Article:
Reading on the Road
This is going to be a controversial statement among the readers out there, but here goes: my e-reader changed my life. I know, I know. It's not the same as having a book in your hands. It doesn't have the smell, the feel, the weight. But if you're a traveler I urge you to give one a try - it revolutionized how I read on the road. Before the Nook (BTN): I had to pack at least 3 or 4 books just to get me through an international flight. Then I had to cross my fingers I would find a hostel or a cafe with a book exchange that had a halfway decent English language selection. After Nook (AN): I have an entire library in a device the size of a paperback novel. I can carry 50 books in my purse at one time! It holds a charge for 2+ weeks at a time, and it even has a built-in light for reading in a dark hostel dorm. It's pretty much the best thing ever.
How and what do you read on the road?
Normally I use the Multnomah County library to keep 1000's of free ebooks at my fingertips, but the Chromebook/Nook combo that I traveled with doesn't work with the library app (a Kindle would have), so while I borrowed some books for my first 3 weeks, I had to find other ways to stock my library for the rest of my 3 month journey. I joined a site called BookBub that sends me a daily email with free/discounted books (some of which turned out to be pretty bad, but some were things I'd been interested in reading); I made a wishlist on Barnes and Noble and kept an eye out for sales; and I searched online for free ebooks (usually classics).
A few of my favorite reads from my trip:
Anna Karenina by Leo Tolstoy - My first attempt at Russian literature was Crime and Punishment - and I hated it. All the characters have the same names and I couldn't keep track of who was doing what to whom. But when I saw Anna Karenina for $0.99 on Barnes and Noble, I had to get it. When else are you going to read a 1200-page Russian epic, if not when you're on vacation in the former Soviet Union? Plus, it would keep me busy for a good long while, making that $0.99 an even better value. Lucky for me, I wound up really enjoying the story - and I was able to tell all the characters apart!
The Smoke Jumper by Nicholas Evans - One of my fellow tour-mates in Iran had only brought one book for our two week trip - The Smoke Jumper. We had a lot of long days on the bus between destinations, and she found herself finishing it way too quickly, so I offered to trade her my Nook for the week in exchange for this book by the author of The Horse Whisperer. Unfortunately I liked it so much that I finished it before she finished reading the book on my Nook and I was left trying to figure out what to do with my free time without a book to read. (It mostly involved staring out the bus window.)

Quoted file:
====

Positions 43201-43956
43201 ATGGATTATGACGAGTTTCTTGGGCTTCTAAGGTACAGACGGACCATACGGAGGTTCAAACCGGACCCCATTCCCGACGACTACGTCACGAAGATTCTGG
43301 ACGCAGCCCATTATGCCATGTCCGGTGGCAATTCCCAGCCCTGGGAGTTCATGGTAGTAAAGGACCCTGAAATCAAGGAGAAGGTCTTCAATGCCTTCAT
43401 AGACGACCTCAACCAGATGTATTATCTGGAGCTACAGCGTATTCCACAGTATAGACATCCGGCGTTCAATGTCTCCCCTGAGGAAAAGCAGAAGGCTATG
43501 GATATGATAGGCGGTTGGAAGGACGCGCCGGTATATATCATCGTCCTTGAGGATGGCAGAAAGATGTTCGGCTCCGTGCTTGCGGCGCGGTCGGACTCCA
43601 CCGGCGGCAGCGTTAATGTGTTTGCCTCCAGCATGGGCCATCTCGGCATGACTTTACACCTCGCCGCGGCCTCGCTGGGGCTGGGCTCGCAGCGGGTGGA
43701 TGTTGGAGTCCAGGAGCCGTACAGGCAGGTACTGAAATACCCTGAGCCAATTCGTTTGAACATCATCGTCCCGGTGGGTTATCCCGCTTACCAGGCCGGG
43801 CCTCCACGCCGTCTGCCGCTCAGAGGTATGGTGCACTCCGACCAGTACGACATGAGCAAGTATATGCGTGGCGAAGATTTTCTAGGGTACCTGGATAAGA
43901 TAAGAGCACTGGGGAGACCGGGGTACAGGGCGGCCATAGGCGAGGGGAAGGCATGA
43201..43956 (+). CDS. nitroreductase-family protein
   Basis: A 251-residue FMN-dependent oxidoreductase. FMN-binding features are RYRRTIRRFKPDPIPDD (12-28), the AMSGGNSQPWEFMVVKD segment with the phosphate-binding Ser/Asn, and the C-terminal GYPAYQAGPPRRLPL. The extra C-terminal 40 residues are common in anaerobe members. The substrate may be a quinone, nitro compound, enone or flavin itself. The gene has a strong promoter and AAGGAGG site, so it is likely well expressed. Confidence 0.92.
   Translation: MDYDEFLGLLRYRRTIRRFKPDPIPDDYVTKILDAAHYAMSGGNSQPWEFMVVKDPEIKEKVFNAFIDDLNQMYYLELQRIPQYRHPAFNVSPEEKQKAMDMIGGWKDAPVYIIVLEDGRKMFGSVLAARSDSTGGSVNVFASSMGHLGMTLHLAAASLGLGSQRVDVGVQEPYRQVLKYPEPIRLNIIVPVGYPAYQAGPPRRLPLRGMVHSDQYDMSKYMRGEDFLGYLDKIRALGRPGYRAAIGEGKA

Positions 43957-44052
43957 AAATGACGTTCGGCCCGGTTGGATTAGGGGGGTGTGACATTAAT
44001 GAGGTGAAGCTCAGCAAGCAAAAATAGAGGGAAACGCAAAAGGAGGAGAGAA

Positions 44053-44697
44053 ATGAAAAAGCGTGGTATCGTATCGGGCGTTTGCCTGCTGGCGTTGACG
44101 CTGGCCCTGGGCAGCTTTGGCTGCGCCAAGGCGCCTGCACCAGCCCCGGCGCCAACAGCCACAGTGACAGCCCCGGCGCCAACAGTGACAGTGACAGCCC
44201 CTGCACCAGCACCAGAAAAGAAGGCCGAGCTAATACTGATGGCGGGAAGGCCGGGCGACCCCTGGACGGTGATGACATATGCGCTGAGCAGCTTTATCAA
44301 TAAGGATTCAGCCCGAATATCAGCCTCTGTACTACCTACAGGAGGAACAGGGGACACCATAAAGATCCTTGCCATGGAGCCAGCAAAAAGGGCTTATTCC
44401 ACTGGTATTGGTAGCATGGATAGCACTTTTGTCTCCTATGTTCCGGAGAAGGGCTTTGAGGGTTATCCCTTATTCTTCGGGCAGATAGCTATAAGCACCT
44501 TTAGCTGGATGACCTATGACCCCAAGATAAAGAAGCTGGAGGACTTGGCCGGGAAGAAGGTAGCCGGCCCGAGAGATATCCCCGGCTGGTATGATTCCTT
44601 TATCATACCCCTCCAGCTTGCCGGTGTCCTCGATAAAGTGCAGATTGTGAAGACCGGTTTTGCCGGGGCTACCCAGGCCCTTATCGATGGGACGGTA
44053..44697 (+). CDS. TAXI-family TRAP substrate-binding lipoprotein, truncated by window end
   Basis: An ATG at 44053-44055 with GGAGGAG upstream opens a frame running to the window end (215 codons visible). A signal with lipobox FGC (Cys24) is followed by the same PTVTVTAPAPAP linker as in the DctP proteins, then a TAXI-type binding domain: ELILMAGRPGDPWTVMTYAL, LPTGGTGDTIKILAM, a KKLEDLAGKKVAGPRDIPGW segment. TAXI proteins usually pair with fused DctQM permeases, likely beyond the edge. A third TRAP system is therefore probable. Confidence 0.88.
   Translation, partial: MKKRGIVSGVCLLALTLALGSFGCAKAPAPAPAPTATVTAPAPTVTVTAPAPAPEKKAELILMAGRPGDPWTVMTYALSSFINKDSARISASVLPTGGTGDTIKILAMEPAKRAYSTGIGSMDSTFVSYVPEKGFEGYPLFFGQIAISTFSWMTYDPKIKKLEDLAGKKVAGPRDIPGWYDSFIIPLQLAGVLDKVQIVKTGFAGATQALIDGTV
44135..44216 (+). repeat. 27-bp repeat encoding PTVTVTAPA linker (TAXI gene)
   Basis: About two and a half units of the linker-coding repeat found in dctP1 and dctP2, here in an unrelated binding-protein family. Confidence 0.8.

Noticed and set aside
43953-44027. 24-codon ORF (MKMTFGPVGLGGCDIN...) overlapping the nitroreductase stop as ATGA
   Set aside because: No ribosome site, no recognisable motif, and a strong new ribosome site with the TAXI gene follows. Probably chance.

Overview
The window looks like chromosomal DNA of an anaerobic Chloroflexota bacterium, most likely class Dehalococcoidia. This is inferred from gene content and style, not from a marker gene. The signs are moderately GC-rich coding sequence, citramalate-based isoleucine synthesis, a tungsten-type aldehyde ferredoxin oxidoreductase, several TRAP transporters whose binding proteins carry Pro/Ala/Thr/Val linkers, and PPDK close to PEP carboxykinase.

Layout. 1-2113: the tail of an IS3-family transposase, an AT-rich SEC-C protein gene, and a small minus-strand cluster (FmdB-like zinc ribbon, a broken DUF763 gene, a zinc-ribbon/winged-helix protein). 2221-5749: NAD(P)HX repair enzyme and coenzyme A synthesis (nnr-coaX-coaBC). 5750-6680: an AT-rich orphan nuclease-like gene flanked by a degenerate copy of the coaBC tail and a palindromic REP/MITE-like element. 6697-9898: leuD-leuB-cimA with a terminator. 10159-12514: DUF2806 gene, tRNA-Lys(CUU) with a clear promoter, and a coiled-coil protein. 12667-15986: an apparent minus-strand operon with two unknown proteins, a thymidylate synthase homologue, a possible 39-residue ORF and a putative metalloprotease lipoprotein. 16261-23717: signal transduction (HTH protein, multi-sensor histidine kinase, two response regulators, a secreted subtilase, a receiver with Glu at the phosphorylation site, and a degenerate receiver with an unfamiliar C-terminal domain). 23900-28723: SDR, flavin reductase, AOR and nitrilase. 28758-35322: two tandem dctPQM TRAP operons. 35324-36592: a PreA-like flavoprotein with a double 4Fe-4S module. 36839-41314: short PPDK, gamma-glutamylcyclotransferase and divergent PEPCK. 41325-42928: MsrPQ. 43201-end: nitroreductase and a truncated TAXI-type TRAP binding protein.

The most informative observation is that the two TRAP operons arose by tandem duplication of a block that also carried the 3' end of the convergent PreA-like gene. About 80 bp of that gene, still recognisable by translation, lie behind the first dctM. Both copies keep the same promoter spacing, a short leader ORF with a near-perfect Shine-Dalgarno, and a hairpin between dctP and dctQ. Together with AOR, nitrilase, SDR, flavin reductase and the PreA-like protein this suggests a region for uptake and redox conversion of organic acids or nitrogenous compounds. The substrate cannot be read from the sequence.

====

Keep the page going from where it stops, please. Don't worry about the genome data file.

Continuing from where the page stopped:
The Lanvin Murders and Dior or Die by Angela Sanders - these "bath-tub mysteries" are light and fun. They're set in a vintage clothing store in Portland, and written by a former coworker of mine, so they made me feel at home no matter where I was reading them.
Treasure Island by Robert Louis Stevenson - One of the "classics" that I had never read, I figured a cruise off the Turkish coast was as good a time as any to give it a try. It was fun reading this tale set on the high seas from the deck of a boat.
Unbroken by Laura Hillenbrand - This WWII novel was super intense, but it opened my eyes to the horrors of the Pacific theater of the war, which I honestly had never heard much about.
I also treated myself to two paperback books while I was traveling - Ali and Nino was THE book to read in Georgia (it's set in the Caucasus) and I bought it as a birthday present for myself at Prospero's Books, a cute English language bookstore in Tbilisi with an attached cafe where I found my birthday bacon in the form of a yummy BLT on sourdough. I also came across a random bookstore in the center of Yerevan that had a good - and more importantly, CHEAP - English language section. I got Tom Perotta's Little Children for about $2!
How and what do you read on the road?
It's funny. Amazon held out a long time before finally allowing Kindle users access to ebooks through their public library and now it's a pain to download them onto any other reader. But it's possible.ReplyDelete
Overdrive is the largest distributor to libraries in the world and the formats they provide can be read by a Nook. There's multiple steps and you'll have to plug into a computer, but this should save you money if not time:
Yeah, I use overdrive to get library books on my Nook all the time via my Mac - but, unfortunately, the Samsung Chromebook that I got for my trip does not make the connection between Overdrive and the Nook, even when plugged in. I was pretty devastated when I figured this out. It still makes me angry, actually. Why, Chromebook, whyyyyyy?Delete
I'm still very much on the fence with e-readers. I mean, I understand how handy they are... But at the same time, I really can't see myself giving up actual books. I guess the glow of an electronic device makes my eyes tired and makes me distracted. I've tried it, but maybe I should try again.ReplyDelete
Elina, have you tried the e-ink readers? There can still be some glare, but they have a much more matte surface than something like an iPad. They don't have any of the bells and whistles (like games, email), but I don't feel I need those in a book! The Nook calls it a SimpleTouch, Amazon calls it Kindle Paperwhite and I'm sure Kobo and others have a similar version (bonus - it's usually way cheaper than a color tablet).Delete